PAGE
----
The role of the analytical chemist in today’s chemical industry is pretty much what it has always been — checking the quality of the final and intermediate products, and providing feedback to the plant so its operators can ensure that quality. But, as has happened to so many other professions, that role has become increasingly automated as traditional laboratory-based analytical techniques are moved online and even replaced by the virtual analysis offered by soft sensors and inferential measurements.
In many sectors such as refining and petrochemicals, online process analysis is the norm. Their high-throughput, low-margin operations can't afford the delays inherent in waiting for laboratory results to reveal whether or not a process is producing to specification. But other sectors, particularly pharmaceuticals, are relatively recent converts to the concept of moving the lab out into the plant. It was, after all, only three years ago that the U.S. Food and Drug Administration issued its guidance on Process Analytical Technology (PAT), "A framework for innovative pharmaceutical development, manufacturing, and quality assurance."
"The aim of PAT is to focus on the process rather than the end product. Processes are actively managed to achieve a high degree of repeatability and efficiency, and quality assurance becomes a continuous and real-time activity" (Figure 1), says Thomas Buijs of ABB Analytical, Québec, Canada.
Putting it all together
Buijs is line manager for development of a systems approach to PAT at ABB Analytical. Such an approach is crucial to PAT success, believes industry analyst Paula Hollywood of the ARC Advisory Group, Dedham, Mass. "Selecting and purchasing an analytical instrument for an in-process application the same way you would for a laboratory-based instrument is a recipe for failure," she says. "For pharmaceutical manufacturers struggling with what to do about the FDA's PAT initiative, early engagement with a strong engineered solutions supplier can bring much more to the process than standalone analytical devices."
In collaboration with one of its leading pharmaceutical industry customers, ABB this year unveiled its IndustrialIT for PAT solution, which Buijs describes as "a product, a solution, and a service." In essence, the product takes in data from online (and offline where necessary) analytical instruments, consolidates the data and provides information to the process control system for feedback control.
"The main PAT problem," Buijs says, "is a lack of interoperability between third party analyzers." ABB is addressing this problem by working with other vendors to enable their analytical data to be seamlessly linked, via OPC, to the FTSW800 software suite at the heart of the PAT product. This software supervises real-time spectra acquisition and property determination and supports the data processing algorithms. All the acquired data are stored in a single distributed database and the system can handle "huge" flows of both scalar and vector data coming from the analyzers.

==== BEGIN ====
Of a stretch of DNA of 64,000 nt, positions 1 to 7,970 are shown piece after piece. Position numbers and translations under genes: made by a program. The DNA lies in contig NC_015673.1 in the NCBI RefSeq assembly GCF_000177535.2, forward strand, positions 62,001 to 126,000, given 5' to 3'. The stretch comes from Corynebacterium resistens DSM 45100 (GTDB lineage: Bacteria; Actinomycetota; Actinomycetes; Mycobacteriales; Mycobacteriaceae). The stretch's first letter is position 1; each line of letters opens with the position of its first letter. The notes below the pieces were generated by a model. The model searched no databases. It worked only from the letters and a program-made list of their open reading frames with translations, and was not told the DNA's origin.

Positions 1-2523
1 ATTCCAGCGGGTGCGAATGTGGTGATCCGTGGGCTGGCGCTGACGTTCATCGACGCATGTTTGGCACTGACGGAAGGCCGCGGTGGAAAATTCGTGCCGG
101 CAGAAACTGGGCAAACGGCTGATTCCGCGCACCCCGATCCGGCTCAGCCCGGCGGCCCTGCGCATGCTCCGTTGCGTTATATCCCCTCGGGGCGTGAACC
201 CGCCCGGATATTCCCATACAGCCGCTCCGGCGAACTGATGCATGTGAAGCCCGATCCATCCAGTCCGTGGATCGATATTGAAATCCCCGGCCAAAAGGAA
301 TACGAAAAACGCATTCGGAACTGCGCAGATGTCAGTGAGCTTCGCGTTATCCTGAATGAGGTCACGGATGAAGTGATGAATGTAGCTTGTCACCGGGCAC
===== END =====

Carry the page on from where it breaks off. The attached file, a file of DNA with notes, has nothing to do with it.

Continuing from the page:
Instrument vendors whose PAT analyzers can already link include Agilent (with its HPLC system), Mettler-Toledo (through its FBRM control interface software), Axsun (near infrared NIR analyzer), Ametek (mass spectrometer), Bruker (FT-NIR analyzer) and Zeiss (UV-Vis and NIR spectrometers).
Based on ABB's 800xA automation technology, IIT for PAT provides a local interface for data trending and operator interaction, as well as full connectivity to the plant's DCS or PLC control system. The service aspect, says Buijs, stems from the company's ability to look at the whole process, not just individual unit operations, and optimize the overall control strategy.
Siemens, Alpharetta, Ga., is another automation company leveraging its process control knowledge to encourage the uptake of PAT. Working in collaboration with analytical company Applikon Biotechnology, Schiedam, Netherlands, and the state-run Netherlands Vaccine Institute (NVI), Bilthoven, Netherlands, Siemens has developed its Sipat software to help with the implementation of PAT principles. The software brings together all the information flows during processing (in the development case, the cultivation of the Bordetella pertussis bacterium, a critical step in the manufacture of whooping cough vaccine) and enables online comparison of process and historical data. "The outcome is what we believe to be the very first automation system capable of developing and executing full PAT cultivation processes," says NVI project leader Mathieu Streefland.